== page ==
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Airport Security Checkpoint: Tips for Expediting Passage
1. Arrive at the airport two hours ahead for domestic departures, and three hours ahead for international departures. At some airports, every minute of that two hours will be used going through security and ticket checks. Better to have a little extra time than miss your flight because you’re standing in line waiting to get through the x-ray machine.
2. Be absolutely sure you have a current photo ID with you.
3. Check with your airline regarding what objects you may carry on with you. The list of objects that are being confiscated changes, but typically include such things as pocketknives, scissors, and combustible fluids.
4. Unless you have special needs, no unticketed persons will be allowed to pass through security. You’ll have to say your good-byes before going through the security checkpoint.
5. Pack light. The more you carry with you, the more time may be needed to scrutinize your belongings. Electronic gear is being checked closely.
6. Any metal detected at the checkpoint must be identified. If you set off the alarm, you will be required to undergo additional screening, including a hand-wanding and a pat-down inspection that includes the torso. You can remove metal items at the security checkpoint and place them in the bins or trays provided. The bins will be sent through the X-ray machine. Save time by not wearing metal items or by placing such items in your carry-on baggage before you get in line.
7. You are not required to remove your shoes before you enter the walk-through metal detector. However, TSA screeners may encourage you to remove shoes before entering the metal detector, as many types of footwear will require additional screening, even if the metal detector DOES NOT alarm. Screeners will encourage you to remove boots, platform shoes, athletic shoes, and dress shoes. Screeners are less likely to suggest removing flip-flops and thin-soled sandals without metal.
8. Avoid wearing clothing, jewelry, or other accessories that contain metal when traveling, such as pins, necklaces, bracelets, rings, watches, earrings, body piercings, cuff links, lanyard or bolo tie. Other items to avoid are: clothing with metal buttons, snaps or studs, metal hair barrettes or other hair decorations, belt buckles, under-wire brassieres.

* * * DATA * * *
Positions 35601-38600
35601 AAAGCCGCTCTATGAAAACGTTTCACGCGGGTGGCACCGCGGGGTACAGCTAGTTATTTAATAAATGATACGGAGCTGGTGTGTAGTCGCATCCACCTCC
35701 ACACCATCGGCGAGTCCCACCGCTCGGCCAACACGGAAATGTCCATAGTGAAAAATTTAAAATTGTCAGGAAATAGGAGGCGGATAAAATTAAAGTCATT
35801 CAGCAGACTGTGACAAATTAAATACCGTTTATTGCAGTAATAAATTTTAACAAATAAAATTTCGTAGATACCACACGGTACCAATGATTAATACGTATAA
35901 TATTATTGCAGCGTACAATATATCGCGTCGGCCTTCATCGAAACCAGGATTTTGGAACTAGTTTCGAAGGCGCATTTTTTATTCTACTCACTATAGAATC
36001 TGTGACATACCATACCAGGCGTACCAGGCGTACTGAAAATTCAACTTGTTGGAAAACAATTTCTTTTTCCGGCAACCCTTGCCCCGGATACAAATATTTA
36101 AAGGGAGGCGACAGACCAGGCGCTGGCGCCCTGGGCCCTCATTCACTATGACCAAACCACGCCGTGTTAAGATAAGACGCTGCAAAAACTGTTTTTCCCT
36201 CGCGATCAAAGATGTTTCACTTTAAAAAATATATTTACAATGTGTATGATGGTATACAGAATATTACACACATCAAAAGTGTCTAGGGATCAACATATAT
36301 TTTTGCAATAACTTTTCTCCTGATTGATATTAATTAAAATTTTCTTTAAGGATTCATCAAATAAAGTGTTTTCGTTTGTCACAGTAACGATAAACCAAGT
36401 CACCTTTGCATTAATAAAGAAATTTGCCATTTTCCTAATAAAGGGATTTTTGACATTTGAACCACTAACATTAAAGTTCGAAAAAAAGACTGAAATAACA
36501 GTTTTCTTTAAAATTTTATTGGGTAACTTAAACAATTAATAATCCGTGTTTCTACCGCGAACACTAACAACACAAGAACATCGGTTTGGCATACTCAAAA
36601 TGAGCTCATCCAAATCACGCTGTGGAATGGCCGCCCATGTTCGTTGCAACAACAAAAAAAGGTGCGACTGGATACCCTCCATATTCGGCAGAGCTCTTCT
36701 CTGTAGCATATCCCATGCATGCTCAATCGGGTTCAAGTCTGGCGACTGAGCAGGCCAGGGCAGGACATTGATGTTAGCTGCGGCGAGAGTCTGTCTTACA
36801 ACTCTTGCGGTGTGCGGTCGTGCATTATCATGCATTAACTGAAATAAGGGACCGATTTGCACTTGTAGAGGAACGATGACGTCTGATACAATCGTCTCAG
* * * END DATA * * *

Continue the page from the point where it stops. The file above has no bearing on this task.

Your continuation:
9. Hidden items such as body piercings may result in a pat-down inspection. You may ask to remove your body piercing in private as an alternative to the pat-down search.
10. Avoid placing metal items in your pockets such as keys, loose change, lighters, mobile phones, pagers, and personal data assistants (PDAs). Place these things in your carry-on baggage until you clear security.
11. Pack coats and jackets in your baggage when possible. If you choose to wear an outer coat or jacket to the checkpoint, you will need to put it in the bin that is provided for you.
12. Before flying with golf gear, clean off clubs to prevent possibly triggering baggage screening equipment (from fertilizer residue). Remember to pack clubs in a travel bag and consider leaving it unlocked.
13. Before flying with camping gear, be sure to check the camp’s suggested supply list against the Transportaton Security Administration prohibited items list to avoid headaches at security checkpoints. Items like pocket knives and pointed-tip scissors are not permitted in carry-on luggage. Also, parents and camp counselors can call ahead to airlines for permission to escort children to and from gates. Children under 18 are not required to travel with identification.
14. Fireworks are not allowed on airplanes, either in checked or carry-on baggage for safety and security reasons. You will have to buy such supplies for New Years, Fourth of July, and other celebrations after you arrive at your destination.
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